Design and Analysis of Algorithms

Sohail Aslam
January 2004
2
Contents
1 Introduction 7
1.1 Origin of word: Algorithm . . . . . . . . . . . . . . . . . . . . . . . . . . . . . . . . . . 7
1.2 Algorithm: Informal Definition . . . . . . . . . . . . . . . . . . . . . . . . . . . . . . . . 7
1.3 Algorithms, Programming . . . . . . . . . . . . . . . . . . . . . . . . . . . . . . . . . . 7
1.4 Implementation Issues . . . . . . . . . . . . . . . . . . . . . . . . . . . . . . . . . . . . 8
1.5 Course in Review . . . . . . . . . . . . . . . . . . . . . . . . . . . . . . . . . . . . . . . 9
1.6 Analyzing Algorithms . . . . . . . . . . . . . . . . . . . . . . . . . . . . . . . . . . . . 9
1.7 Model of Computation . . . . . . . . . . . . . . . . . . . . . . . . . . . . . . . . . . . . 10
1.8 Example: 2-dimension maxima . . . . . . . . . . . . . . . . . . . . . . . . . . . . . . . . 10
1.9 Brute-Force Algorithm . . . . . . . . . . . . . . . . . . . . . . . . . . . . . . . . . . . . 11
1.10 Running Time Analysis . . . . . . . . . . . . . . . . . . . . . . . . . . . . . . . . . . . . 13
1.10.1 Analysis of the brute-force maxima algorithm. . . . . . . . . . . . . . . . . . . . 14
1.11 Analysis: A Harder Example . . . . . . . . . . . . . . . . . . . . . . . . . . . . . . . . . 16
1.11.1 2-dimension Maxima Revisited . . . . . . . . . . . . . . . . . . . . . . . . . . . 17
1.11.2 Plane-sweep Algorithm . . . . . . . . . . . . . . . . . . . . . . . . . . . . . . . . 18
1.11.3 Analysis of Plane-sweep Algorithm . . . . . . . . . . . . . . . . . . . . . . . . . 21
1.11.4 Comparison of Brute-force and Plane sweep algorithms . . . . . . . . . . . . . . 21
2 Asymptotic Notation 23
3 Divide and Conquer Strategy 27
3.1 Merge Sort . . . . . . . . . . . . . . . . . . . . . . . . . . . . . . . . . . . . . . . . . . 27
3.1.1 Analysis of Merge Sort . . . . . . . . . . . . . . . . . . . . . . . . . . . . . . . . 29
3.1.2 The Iteration Method for Solving Recurrence Relations . . . . . . . . . . . . . . . 31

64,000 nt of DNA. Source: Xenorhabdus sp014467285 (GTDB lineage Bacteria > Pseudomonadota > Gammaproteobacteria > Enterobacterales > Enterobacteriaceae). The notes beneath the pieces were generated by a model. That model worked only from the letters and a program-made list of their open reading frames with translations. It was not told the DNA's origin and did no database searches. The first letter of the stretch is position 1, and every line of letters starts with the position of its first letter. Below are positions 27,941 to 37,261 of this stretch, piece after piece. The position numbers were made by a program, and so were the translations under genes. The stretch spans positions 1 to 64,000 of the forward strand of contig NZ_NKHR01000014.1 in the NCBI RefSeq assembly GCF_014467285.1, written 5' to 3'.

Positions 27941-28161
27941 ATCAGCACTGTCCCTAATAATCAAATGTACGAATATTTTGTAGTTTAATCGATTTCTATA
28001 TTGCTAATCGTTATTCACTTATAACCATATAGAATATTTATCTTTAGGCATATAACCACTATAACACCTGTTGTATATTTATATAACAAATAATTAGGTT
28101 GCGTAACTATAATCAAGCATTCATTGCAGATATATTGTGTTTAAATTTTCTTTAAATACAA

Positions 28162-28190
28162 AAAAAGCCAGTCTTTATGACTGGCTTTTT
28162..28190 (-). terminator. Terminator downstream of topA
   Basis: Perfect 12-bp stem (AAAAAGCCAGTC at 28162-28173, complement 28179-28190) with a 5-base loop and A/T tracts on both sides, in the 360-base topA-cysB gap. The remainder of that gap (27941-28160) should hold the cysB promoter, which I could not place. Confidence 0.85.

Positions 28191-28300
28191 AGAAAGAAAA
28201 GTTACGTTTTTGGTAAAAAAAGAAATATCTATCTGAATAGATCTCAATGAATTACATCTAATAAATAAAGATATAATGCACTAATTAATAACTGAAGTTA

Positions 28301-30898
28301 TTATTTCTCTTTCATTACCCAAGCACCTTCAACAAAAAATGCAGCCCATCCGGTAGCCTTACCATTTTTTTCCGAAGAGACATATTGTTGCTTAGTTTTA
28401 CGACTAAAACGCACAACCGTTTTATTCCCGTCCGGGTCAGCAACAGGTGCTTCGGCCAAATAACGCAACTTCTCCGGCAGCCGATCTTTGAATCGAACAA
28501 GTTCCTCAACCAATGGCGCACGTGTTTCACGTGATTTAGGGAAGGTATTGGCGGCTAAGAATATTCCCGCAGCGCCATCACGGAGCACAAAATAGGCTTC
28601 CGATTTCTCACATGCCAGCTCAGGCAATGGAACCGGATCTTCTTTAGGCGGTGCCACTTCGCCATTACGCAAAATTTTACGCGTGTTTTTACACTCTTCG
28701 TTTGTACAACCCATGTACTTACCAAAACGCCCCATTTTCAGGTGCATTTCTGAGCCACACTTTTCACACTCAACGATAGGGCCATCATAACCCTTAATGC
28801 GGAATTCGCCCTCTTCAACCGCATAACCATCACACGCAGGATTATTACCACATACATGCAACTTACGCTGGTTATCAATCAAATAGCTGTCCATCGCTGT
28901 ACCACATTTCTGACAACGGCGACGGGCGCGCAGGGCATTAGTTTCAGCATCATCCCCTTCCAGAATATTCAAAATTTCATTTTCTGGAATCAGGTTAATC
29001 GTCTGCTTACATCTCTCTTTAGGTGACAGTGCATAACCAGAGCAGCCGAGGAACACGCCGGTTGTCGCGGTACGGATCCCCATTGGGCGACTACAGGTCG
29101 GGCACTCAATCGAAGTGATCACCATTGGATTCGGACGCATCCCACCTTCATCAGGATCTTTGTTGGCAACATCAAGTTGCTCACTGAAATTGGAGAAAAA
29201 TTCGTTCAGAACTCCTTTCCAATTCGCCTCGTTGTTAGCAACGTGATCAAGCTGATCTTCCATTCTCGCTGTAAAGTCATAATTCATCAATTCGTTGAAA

3.1.3 Visualizing Recurrences Using the Recursion Tree . . . . . . . . . . . . . . . . . 31
3
4 CONTENTS
3.1.4 A Messier Example . . . . . . . . . . . . . . . . . . . . . . . . . . . . . . . . . . 32
3.2 Selection Problem . . . . . . . . . . . . . . . . . . . . . . . . . . . . . . . . . . . . . . . 34
3.2.1 Sieve Technique . . . . . . . . . . . . . . . . . . . . . . . . . . . . . . . . . . . 34
3.2.2 Applying the Sieve to Selection . . . . . . . . . . . . . . . . . . . . . . . . . . . 35
3.2.3 Selection Algorithm . . . . . . . . . . . . . . . . . . . . . . . . . . . . . . . . . 35
3.2.4 Analysis of Selection . . . . . . . . . . . . . . . . . . . . . . . . . . . . . . . . . 36
4 Sorting 39
4.1 Slow Sorting Algorithms . . . . . . . . . . . . . . . . . . . . . . . . . . . . . . . . . . . 39
4.2 Sorting in O(nlog n) time . . . . . . . . . . . . . . . . . . . . . . . . . . . . . . . . . . 40
4.2.1 Heaps . . . . . . . . . . . . . . . . . . . . . . . . . . . . . . . . . . . . . . . . . 40
4.2.2 Heapsort Algorithm . . . . . . . . . . . . . . . . . . . . . . . . . . . . . . . . . 41
4.2.3 Heapify Procedure . . . . . . . . . . . . . . . . . . . . . . . . . . . . . . . . . . 43
4.2.4 Analysis of Heapify . . . . . . . . . . . . . . . . . . . . . . . . . . . . . . . . . 43
4.2.5 BuildHeap . . . . . . . . . . . . . . . . . . . . . . . . . . . . . . . . . . . . . . 43
4.2.6 Analysis of BuildHeap . . . . . . . . . . . . . . . . . . . . . . . . . . . . . . . . 44
4.2.7 Analysis of Heapsort . . . . . . . . . . . . . . . . . . . . . . . . . . . . . . . . . 46
4.3 Quicksort . . . . . . . . . . . . . . . . . . . . . . . . . . . . . . . . . . . . . . . . . . . 46
4.3.1 Partition Algorithm . . . . . . . . . . . . . . . . . . . . . . . . . . . . . . . . . . 46
4.3.2 Quick Sort Example . . . . . . . . . . . . . . . . . . . . . . . . . . . . . . . . . 47